How to Build Emotional Resilience?

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An emotionally resilient person is an effective leader, a good caretaker, and a wise decision-maker. In this article, we’ll discuss how to build emotional resilience by breaking the chain of negative thinking?

Life is not so hard as we believe it to be. Life appears hard because our mind is juggling multiple thoughts simultaneously, and we don’t realize how much of an impact this unconscious behavior has on our life.

We cannot control our emotions and give in to the reactive situations in life that cause us to suffer. To get this power to not react blindly to a given situation, one should do deep inner work and exploration.

Many times the cause of our discontent lies deep within ourselves and not in the outer world. However, due to years of conditioning and unconscious behaviors, we acquire this habit of instantly exploding into rage or anger when the circumstances are unfavorable.

We get trained to deal with external situations and challenges very well. All our life, we have trained ourselves to deal with such situations. But when it comes to dealing with our inner self, we don’t know what to do.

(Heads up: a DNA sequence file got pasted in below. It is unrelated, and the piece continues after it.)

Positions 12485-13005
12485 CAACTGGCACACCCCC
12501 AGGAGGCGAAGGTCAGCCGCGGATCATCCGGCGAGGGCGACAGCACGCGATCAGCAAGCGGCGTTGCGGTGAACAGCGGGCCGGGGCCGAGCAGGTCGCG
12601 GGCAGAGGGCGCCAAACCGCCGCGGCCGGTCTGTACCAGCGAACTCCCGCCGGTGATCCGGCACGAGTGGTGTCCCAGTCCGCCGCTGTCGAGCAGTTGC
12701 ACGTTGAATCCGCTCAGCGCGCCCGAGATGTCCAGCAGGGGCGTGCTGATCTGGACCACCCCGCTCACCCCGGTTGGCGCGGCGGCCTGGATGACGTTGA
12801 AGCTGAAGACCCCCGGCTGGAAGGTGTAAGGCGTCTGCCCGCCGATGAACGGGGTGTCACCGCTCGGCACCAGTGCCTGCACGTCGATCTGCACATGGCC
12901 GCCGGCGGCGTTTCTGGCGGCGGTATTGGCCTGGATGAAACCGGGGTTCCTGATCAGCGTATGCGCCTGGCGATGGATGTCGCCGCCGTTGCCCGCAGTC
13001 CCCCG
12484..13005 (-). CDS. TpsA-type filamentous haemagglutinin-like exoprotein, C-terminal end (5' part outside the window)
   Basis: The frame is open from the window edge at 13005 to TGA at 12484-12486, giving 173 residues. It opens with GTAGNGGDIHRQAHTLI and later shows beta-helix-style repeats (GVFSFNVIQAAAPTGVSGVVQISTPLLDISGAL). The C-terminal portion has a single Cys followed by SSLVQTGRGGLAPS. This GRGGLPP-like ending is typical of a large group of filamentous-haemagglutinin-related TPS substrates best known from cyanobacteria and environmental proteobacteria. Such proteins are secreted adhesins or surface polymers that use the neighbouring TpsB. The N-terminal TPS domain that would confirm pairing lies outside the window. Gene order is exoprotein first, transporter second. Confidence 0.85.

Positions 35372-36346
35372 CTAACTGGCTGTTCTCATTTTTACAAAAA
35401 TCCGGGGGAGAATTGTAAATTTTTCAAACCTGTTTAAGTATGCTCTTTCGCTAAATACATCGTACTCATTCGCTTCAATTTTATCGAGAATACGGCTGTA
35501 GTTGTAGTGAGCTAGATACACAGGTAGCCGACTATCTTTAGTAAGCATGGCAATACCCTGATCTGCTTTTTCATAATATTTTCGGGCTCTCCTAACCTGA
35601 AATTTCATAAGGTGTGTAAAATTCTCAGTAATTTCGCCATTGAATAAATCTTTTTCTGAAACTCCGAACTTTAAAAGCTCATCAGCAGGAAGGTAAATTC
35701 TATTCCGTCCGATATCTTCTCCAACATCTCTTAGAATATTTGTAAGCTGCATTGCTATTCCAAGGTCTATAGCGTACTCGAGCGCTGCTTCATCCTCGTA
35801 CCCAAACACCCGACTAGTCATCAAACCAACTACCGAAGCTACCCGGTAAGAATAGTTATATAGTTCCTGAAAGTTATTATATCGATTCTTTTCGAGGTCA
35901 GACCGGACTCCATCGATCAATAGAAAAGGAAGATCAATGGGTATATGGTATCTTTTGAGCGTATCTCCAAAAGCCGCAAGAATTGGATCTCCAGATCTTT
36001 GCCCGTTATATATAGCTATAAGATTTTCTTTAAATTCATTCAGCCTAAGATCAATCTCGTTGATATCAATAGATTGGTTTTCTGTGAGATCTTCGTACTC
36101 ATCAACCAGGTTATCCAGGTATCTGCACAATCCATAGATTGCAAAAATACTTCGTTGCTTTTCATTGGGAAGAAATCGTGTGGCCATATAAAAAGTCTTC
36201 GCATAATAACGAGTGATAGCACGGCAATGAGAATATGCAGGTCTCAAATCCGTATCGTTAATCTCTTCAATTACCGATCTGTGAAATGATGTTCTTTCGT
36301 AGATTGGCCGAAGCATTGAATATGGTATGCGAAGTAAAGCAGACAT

It’s the inner world which causes turbulence in our life. Because all of the present conventional education and learning does not teach us how to deal with the inner self and process emotions associated with them.

We feel helpless and don’t pay any attention to the existence of our thoughts, feeling, and emotions.

We live under the illusion that we can manage whatever is happening in the outside world, and that is sufficient to survive and stay happy, but there is no solution to what is happening inside.

But on the contrary, it is the inside world which can be managed and not the outside world.

You have no control over what is happening outside.